About Us - Established since 1995

The Centre for Criminal Justice Studies (CCJS) represents as wealth of knoweldge and expertise relevant to a wide range of criminal justice topics and concerns. This expertise extends from the level of public policy to the level of applied and basic research pertinent to understanding crime, crimnal behaviour, and the many elements of the criminal justice system. This understanding is offered from psychological, sociological, political, historical, and interdisciplinary perspectives via our Advisory Board and community partners. We have been a member of New Brunswick's Roundtable of Crime and Public Safety since 2011. We were very excited to be part of this Roundtable, which informed the development of the province's Crime Prevention and Reduction Strategy and we coninute to contribute to its ongoing evolution and its implementation. 

WORDCLOUD

Although the CCJS itself does not itself provide university courses or academic programs of study, but we do provide professional workshops, lectures, and occassional conferences that are intended to translate research knowledge into practice in ways that enhance best practices and theorettical understandings of criminal justice systems and related issues. Students in undergraduate and graduate programs at the University of New Brunswick (or other institutions) with criminal justice interests are welcome to seek opportunities to become involved in research underway at the CCJS. They also participate in workshop/lecture series/conferences when they are offered to the public.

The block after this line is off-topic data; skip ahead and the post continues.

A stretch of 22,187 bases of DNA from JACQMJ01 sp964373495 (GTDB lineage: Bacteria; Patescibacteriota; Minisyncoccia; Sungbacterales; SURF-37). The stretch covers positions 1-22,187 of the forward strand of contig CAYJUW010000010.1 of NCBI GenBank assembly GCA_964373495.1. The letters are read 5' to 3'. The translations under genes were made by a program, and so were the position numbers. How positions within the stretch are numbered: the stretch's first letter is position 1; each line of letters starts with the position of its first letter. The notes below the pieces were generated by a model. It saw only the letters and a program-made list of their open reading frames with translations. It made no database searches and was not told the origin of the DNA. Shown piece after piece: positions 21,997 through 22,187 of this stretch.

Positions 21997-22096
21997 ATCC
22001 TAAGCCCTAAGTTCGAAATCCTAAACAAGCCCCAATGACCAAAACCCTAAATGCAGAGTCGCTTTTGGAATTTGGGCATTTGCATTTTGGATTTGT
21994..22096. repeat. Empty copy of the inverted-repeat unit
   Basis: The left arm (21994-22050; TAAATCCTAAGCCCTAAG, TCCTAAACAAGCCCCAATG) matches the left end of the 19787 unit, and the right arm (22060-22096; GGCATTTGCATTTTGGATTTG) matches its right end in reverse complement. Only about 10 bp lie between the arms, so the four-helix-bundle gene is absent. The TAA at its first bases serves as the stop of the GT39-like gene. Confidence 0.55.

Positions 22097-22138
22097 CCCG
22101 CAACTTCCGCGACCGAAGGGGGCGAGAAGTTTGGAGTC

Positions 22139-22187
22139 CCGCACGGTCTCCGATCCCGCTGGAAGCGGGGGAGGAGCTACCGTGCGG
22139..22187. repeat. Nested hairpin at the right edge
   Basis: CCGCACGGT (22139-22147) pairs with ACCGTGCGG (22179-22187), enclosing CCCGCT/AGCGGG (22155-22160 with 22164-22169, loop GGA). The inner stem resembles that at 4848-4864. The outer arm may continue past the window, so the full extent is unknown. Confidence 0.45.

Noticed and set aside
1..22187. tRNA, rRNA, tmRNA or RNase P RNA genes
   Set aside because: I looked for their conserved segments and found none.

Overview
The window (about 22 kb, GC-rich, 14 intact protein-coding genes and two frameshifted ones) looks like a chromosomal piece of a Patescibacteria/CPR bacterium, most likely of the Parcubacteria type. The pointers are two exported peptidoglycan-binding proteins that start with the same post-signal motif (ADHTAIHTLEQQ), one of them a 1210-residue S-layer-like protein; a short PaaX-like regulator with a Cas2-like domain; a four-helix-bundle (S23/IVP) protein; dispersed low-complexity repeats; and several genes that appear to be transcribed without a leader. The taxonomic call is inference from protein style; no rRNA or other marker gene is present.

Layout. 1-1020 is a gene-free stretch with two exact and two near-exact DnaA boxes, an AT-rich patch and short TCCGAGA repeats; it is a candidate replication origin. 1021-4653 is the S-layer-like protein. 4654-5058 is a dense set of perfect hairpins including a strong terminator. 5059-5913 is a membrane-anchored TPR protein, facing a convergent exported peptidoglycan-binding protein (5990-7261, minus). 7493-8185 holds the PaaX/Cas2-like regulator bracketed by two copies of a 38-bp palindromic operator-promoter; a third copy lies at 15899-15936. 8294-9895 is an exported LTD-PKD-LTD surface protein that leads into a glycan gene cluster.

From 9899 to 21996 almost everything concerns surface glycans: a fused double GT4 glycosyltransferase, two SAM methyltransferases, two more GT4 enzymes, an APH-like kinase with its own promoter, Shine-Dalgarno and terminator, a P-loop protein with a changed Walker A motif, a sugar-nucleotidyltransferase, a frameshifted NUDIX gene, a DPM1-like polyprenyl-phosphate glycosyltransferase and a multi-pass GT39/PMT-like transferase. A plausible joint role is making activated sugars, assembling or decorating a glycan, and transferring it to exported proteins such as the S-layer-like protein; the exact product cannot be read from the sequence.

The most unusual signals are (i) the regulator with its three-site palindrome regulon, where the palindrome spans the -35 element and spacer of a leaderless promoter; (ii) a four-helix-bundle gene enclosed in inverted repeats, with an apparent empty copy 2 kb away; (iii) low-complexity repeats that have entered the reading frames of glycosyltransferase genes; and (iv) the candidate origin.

Follow us on Facebook and Twitter @MaryAnnC_CCJS to learn about what we up are to lately and to learn about interesting facts and tid bits related to criminal justice news and research!
CCJS logo

For those interested in university level training in criminal justice topics, the UNB Saint John campus offers a Criminal Justice Minor within the Faculty of Arts for students in degree programs at UNB. Many disciplines and departments on campus offer courses related to social deviance, criminal behaviour, and crime. For those interested in graduate level training, UNB offers a range of graduate programs that can be focused on criminal justice topics by working with a CCJS Advisory Board member or the CCJS Director. For more information about UNB graduate programs, go to UNB's School of Graduate Studies. To date, most of our graduate student affiliates are in the Masters of Experiemental Psychology program (UNB Saint John), Doctoral Program in Experimental Psychology (UNB Fredericton or Saint John), or the Doctoral program in Clinical Psychology (UNB Fredericton). Potential graduate students with interdisciplinary interests should check out UNB's masters and doctoral programs in Interdisciplinary Studies.